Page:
My best subject at school was Mathematics. I hoped I would read Computer Science at university, and was absolutely certain that one thing I didn’t want to do with my aptitude for numbers was become an accountant. So when I went for one job interview and they said they’d like me to train as an accountant, I found reasons right in the middle of that interview to get out fast.
Thus it is that one thing I hate doing every year is my accounts. Most ministers are in the invidious position each year of having to complete a form of agony devised by Her Majesty’s Revenue and Customs called a self-assessment tax return. On the television you see assorted celebrities from year to year proclaiming something jaunty about their completion. To me, it is dullness of the lowest order.
You see, our employment situation as ministers is ambiguous. We are not run-of-the-mill employees whose tax affairs are taken care of by Pay As You Earn (although our main stipend is taxed that way). Some in our church would like us to be their employees so they can boss us around, but legally we’re not. Nor are we self-employed, even though in employment law our employer is God and we lack protection against unfair dismissal – although the current Government has been looking to change that. Nor, obviously, are we company directors, however much we would like to tell people what to do.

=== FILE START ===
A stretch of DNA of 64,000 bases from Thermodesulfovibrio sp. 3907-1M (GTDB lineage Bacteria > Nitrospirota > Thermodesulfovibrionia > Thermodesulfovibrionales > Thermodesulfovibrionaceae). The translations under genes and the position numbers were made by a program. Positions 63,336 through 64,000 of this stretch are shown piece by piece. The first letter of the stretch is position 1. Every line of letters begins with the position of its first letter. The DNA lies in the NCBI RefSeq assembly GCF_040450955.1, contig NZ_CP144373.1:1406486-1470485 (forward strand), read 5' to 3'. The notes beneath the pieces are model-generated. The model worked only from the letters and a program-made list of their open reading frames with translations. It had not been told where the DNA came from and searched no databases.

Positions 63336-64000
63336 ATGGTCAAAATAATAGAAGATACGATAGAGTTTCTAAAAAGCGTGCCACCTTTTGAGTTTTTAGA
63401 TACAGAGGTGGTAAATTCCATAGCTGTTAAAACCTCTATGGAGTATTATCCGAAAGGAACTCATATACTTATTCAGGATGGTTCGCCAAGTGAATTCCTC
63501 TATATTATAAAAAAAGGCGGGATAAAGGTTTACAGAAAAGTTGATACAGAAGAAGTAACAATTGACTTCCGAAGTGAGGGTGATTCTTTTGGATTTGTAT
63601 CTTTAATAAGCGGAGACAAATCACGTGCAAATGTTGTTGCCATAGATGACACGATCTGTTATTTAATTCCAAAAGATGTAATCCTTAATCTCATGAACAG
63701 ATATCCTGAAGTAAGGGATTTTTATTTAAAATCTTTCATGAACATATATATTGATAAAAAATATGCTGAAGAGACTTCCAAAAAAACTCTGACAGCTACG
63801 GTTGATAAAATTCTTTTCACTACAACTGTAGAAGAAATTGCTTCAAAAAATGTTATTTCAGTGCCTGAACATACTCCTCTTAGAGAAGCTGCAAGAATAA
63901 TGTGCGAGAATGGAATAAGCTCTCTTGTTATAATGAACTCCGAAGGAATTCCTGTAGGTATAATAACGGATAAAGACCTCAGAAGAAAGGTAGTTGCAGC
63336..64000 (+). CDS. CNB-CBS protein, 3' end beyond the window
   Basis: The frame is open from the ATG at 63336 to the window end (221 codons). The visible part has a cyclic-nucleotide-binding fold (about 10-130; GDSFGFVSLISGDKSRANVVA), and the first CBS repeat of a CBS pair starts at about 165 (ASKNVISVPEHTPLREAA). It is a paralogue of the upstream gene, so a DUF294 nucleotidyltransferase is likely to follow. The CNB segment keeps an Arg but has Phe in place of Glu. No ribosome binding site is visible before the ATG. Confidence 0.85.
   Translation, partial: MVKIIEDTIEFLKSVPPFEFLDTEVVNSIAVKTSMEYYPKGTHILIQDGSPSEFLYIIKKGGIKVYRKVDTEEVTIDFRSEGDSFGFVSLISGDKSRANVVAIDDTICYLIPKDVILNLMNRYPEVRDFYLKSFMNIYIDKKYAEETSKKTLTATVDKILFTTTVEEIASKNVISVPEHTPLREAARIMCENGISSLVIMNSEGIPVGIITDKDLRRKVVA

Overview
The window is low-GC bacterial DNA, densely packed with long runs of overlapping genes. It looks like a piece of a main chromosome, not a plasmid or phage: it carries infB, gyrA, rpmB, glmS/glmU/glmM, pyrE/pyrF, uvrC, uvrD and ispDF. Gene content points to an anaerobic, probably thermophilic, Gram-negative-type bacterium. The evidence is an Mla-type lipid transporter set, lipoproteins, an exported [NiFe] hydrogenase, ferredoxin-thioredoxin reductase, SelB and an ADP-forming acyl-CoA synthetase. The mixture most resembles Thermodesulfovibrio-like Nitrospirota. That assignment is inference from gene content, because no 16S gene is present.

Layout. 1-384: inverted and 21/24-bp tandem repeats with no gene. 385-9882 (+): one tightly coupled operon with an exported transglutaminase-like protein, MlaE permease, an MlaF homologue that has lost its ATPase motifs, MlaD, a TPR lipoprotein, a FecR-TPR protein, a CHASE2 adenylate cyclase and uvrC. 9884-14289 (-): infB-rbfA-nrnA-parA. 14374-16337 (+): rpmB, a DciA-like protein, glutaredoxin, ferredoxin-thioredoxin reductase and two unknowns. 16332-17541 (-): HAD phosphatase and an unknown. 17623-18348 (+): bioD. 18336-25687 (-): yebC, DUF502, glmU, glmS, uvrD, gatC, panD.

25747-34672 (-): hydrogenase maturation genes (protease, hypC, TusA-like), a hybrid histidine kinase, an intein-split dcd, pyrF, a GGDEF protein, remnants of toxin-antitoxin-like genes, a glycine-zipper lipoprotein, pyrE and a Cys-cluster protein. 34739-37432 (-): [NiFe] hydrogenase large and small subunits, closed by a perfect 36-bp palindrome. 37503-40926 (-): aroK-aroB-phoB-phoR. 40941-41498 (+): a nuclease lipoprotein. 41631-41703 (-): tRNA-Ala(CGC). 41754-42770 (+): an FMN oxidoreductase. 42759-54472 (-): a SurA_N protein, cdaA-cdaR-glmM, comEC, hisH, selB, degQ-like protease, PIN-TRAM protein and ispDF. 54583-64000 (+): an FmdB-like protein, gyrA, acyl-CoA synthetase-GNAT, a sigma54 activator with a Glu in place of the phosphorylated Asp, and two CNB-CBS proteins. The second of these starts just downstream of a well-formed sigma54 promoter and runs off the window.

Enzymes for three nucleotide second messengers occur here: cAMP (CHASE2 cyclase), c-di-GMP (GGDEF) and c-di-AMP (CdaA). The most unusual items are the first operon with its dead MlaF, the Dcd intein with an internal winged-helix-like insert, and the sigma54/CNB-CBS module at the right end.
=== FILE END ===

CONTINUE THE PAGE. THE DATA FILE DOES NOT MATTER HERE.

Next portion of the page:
No, we fall into that smallest of employment categories, along with Superintendent Registrars and a few others: we are ‘office holders’. And although most of our income can be covered under PAYE, we receive other fees that need taxing, and claim various expenses that can be set against tax. Thus we have to complete a return each year. Although I meticulously keep all my papers and receipts for the year (a challenge for a constitutionally untidy person like me), I have to put aside a whole day to enter data on a spreadsheet that I then send to my wonderful accountant in Glasgow, with his well-deserved fee. Anyone who can spend their working days dealing with these trees has the admiration of a woods person like me.
This year, I had been putting off the evil day, until today. I am typing this as I have just finished printing off the final sheet and covering letter. The challenge for me is to undertake this annual chore in a Christlike way. As I’ve indicated, the skills and temperament it requires don’t sit with my gifts and personality.
Here is how I see it. When I was considering whether I was called to the ministry many years ago, I once quizzed a speaker at Spring Harvest. I explained that I thought I was being called, yet I was by no means certain whether my gifts matched the calling. His reply was that there are some things God simply calls us to do as servants.
It was a comment I remembered a few years ago when a colleague explained how he came to terms with those parts of ministry he found uncongenial, or those where he believed the Methodist Church had got it wrong and should change, but hadn’t. “I regard some things as my calling, and others as my job,” he said.
Today, I’ve had to remember that this was job and not calling, but I am equally called to undertake this tedious task as an act of loyal discipleship (to Christ, not HMRC!). If I’d really thought about it, I would have practised the presence of God. Not that I would expect a wonderful spiritual experience while typing numbers into Microsoft Excel, but because I believe God is as pleased with the faithful fulfilment of these tasks as he is with those we find rewarding, or where others compliment us.
Right now, I’m just glad it’s over for another year.